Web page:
Setting Personal Boundaries

Integrity is defined as “the quality of being honest and having strong moral principles” and “the state of being whole and undivided.”  Your personal integrity stands or falls in your ability to have clearly-defined principles and expectations that describe the behavior you find acceptable in yourself and others.  Integrity is not a secret code known only to you; the rules must be public and must be consistently upheld.

You cannot have a healthy relationship with someone who has no personal boundaries or who doesn’t communicate them directly and honestly.  Learning how to set (and enforce) personal boundaries is fundamental to self-respect and self-worth.  It is your responsibility to care for yourself and to protect yourself from the behavior of others when necessary.

Many of us struggle in our relationships because we have never taken the time to really determine our personal boundaries and communicate them to others.  It’s very unfair to punish someone for crossing a boundary they never knew existed.  If you’re ready to follow in the footsteps of Mr. Mason and Mr. Dixon and set your personal boundaries, you can begin with these steps.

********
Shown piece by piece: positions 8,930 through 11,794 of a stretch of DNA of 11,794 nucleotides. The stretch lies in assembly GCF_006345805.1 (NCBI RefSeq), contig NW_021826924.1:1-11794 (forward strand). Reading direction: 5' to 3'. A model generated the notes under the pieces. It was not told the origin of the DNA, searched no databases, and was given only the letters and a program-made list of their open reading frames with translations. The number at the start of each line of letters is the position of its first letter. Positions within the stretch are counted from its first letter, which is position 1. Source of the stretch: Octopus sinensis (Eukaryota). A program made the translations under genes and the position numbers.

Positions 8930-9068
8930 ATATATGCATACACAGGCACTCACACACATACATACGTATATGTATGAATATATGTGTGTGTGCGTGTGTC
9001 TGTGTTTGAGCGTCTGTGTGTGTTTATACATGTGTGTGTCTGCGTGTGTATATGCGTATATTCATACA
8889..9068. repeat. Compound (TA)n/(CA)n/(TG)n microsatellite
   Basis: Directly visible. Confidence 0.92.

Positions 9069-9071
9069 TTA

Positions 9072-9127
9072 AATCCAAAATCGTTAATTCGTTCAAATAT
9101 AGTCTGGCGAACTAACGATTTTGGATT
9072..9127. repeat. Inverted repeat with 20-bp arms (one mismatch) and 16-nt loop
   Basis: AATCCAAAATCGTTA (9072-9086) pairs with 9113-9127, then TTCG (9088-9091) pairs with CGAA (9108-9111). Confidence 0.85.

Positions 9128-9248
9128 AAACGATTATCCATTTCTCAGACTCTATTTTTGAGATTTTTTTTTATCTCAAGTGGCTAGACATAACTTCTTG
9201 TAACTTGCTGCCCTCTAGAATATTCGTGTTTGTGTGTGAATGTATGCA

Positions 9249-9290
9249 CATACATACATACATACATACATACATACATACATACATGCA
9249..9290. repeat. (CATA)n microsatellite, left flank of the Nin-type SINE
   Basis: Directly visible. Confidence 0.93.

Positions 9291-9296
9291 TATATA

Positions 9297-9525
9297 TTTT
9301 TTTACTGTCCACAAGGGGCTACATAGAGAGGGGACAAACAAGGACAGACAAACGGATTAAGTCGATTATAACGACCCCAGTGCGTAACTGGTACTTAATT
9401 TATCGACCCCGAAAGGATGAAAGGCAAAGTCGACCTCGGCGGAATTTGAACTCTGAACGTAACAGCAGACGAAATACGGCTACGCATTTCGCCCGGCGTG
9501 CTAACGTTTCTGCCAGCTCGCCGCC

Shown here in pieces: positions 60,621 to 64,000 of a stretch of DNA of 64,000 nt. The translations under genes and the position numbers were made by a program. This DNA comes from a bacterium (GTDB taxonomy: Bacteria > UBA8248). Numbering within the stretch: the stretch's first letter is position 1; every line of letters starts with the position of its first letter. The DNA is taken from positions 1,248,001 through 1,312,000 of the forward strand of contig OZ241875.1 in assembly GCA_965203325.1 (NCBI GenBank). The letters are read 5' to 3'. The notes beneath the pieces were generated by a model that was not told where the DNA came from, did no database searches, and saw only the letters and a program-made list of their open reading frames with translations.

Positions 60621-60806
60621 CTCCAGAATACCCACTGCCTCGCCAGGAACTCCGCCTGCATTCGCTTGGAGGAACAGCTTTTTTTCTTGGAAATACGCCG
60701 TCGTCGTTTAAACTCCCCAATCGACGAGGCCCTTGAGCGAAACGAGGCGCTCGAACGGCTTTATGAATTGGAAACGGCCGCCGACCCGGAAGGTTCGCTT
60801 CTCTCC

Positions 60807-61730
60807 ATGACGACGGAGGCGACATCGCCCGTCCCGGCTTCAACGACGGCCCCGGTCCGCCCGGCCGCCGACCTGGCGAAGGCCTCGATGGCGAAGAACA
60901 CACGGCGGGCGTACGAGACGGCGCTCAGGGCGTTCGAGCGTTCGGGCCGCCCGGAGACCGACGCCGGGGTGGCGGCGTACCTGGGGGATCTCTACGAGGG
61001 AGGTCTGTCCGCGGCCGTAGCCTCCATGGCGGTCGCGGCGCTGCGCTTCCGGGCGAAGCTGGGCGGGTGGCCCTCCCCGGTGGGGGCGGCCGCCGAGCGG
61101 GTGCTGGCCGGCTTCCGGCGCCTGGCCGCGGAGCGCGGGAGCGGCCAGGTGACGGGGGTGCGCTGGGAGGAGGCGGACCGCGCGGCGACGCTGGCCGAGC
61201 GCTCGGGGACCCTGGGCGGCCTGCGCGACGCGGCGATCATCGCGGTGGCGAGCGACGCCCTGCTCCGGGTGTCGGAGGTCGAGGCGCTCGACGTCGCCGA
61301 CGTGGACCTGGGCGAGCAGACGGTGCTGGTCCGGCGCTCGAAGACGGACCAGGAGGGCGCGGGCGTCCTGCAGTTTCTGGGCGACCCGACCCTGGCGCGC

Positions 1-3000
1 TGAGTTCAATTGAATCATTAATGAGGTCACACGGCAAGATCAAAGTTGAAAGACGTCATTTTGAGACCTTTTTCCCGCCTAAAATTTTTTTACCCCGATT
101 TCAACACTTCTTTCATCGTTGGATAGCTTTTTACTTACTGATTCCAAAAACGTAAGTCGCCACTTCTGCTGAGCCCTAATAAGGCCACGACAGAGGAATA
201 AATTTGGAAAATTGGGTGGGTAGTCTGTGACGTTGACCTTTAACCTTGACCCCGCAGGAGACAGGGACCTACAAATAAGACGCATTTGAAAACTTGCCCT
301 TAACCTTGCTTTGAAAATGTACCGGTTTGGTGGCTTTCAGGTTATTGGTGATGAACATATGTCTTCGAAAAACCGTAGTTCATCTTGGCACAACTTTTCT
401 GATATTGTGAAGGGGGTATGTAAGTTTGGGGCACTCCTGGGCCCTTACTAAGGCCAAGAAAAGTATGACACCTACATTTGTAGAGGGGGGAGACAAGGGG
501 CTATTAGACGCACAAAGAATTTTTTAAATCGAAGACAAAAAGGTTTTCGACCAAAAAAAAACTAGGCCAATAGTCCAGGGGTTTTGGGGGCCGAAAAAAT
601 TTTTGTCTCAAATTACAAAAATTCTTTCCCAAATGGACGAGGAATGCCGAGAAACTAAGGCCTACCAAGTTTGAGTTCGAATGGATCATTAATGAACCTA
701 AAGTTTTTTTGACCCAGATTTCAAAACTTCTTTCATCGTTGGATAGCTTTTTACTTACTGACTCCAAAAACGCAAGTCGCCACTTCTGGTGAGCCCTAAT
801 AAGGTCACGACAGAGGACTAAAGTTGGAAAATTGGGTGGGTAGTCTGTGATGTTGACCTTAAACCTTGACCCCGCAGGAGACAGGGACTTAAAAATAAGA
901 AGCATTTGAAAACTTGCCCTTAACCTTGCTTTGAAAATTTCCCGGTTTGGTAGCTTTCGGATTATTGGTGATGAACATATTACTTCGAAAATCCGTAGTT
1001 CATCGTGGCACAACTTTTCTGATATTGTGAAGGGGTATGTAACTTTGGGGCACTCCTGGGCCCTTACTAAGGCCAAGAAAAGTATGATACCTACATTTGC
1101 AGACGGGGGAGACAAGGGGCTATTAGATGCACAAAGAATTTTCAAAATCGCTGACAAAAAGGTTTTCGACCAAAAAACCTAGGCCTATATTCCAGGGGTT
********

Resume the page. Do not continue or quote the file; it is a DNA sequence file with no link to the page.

Do a survey

The first step in learning to set appropriate personal boundaries is deciding what you consider unacceptable.  You can do this through self-awareness: by listening to your intuition and paying attention to uncomfortable emotions when you experience them.  For example, pay close attentions to situations when you feel like you are losing energy, feel like you are avoiding someone because of their behavior, or feel like you are allowing something that you know isn’t good for you.

If it helps you, make a list on paper by completing these three sentences with as many answers as you can come up with (I’ve provided some examples to help get you started:

  1.  I will not permit others to _______.
    1. Invade my personal space
    2. Humiliate me in front of others
    3. Criticize me
    4. Make comments about my weight/style of dress/hair color
    5. Go through my personal belongings
    6. Use profanity in my presence
    7. Tell offensive/demeaning jokes in my company
    8. Gossip about others
  2. I have a right to ask for _______.
    1. More information before making a decision
    2. Time to think before giving an answer
    3. Help when I need/want it
    4. Privacy
    5. Honor and respect from others
    6. Proper notice before an event/opportunity
    7. Others to keep their commitments to me
    8. Time when I can unplug/care for myself
  3. I give myself permission to _______.
    1. Decline invitations/opportunities I don’t want to accept
    2. Change my mind
    3. Take my time in returning calls, texts or emails
    4. Ask for what I want/need
    5. Limit my exposure to certain people/events/circumstances
    6. State my beliefs and opinions in a calm and respectful manner

Publish the results